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In special relativity, the coordenates of a event are in general written using a 4-vector: $$x^{\mu} = \binom{ct}{\textbf{x}}$$ where $\textbf{x} = (x,y,z)$ are the spacial coordenates. This is a contravariant vector, and its covariant representation is written as $$x_{\mu} = \binom{ct}{-\textbf{x}}.$$ However, I know that the contravariant and covariant vectors are defined by the way that their components transforms. If $A$ is contravariant and $B$ is covariant: $$A'^{\mu} = \frac{\partial x'^{\mu}}{\partial x^{\nu}} A^{\nu}, \ \ \ \ B' _{\mu} = \frac{\partial x^{\mu}}{\partial x'^{\nu}} B_{\nu}.$$ Using this definition, how can I show that $x_{\mu}$ is in fact covariant?

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  • $\begingroup$ Note that $x^\mu$ only behaves like a vector if the coordinate transformations are Lorentz transforms (or more generally linear transformations). $\endgroup$ – jacob1729 May 24 at 14:30
  • $\begingroup$ If it eats covariant vectors (and spits out scalars),it's contravariant. If it eats contravariant vectors, it's covariant. $\endgroup$ – WillO May 24 at 14:30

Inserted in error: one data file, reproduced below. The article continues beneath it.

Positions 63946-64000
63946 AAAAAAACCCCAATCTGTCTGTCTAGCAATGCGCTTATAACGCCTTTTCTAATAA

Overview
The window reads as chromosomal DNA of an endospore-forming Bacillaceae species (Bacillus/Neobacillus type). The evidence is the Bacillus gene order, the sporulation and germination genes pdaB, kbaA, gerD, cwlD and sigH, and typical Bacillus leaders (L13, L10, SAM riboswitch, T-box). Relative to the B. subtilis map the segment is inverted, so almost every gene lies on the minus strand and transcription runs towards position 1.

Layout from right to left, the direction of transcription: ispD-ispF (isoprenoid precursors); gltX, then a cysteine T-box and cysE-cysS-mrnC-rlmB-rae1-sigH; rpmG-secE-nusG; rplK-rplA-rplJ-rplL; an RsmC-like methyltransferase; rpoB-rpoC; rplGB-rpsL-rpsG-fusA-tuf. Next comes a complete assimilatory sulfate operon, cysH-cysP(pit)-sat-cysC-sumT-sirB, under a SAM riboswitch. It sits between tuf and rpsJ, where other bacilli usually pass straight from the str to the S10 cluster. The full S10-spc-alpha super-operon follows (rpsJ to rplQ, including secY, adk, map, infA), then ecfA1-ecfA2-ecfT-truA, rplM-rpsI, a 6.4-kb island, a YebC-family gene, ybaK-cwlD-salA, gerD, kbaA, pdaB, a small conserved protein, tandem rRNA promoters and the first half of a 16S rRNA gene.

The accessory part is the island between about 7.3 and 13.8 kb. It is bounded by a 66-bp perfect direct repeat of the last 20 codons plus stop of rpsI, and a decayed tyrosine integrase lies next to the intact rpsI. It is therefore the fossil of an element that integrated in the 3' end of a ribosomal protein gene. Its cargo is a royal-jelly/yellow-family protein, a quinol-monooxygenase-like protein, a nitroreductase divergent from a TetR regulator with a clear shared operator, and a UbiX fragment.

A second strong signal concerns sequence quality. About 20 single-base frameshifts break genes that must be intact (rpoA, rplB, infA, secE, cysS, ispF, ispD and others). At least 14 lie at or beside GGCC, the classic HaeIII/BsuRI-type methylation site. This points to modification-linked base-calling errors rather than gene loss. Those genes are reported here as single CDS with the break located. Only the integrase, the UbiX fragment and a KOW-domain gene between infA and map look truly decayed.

• $\begingroup$ The covariant vector should be a row vector. $\endgroup$ – Jon May 24 at 14:56
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As a side issue, coordinates don't really act like vectors. Infinitesimal changes in the coordinates do. It makes a difference when spacetime isn't flat or when you use coordinates that aren't Minkowski. But this is not really relevant to your question.

Consider the coordinate transformation $(t,x)\mapsto(t',x')=(\alpha t,\alpha x)$, where $\alpha$ is a positive constant. This is a change of units. By comparing this with the rules for transforming vectors and covectors, you'll see that the pair of coordinates acts like a vector, not a covector.

If the metric was given by the line element $dt^2-dx^2$ in the original coordinates, then it's given by $\alpha^{-2}dt'^2-\alpha^{-2}dx'^2$ in the new coordinates. Then lowering an index gives the components $(\alpha^{-1}t',\alpha^{-1}x')$ for the covector in the primed coordinate system. You can now check that this behaves according to the rule for transforming covectors.

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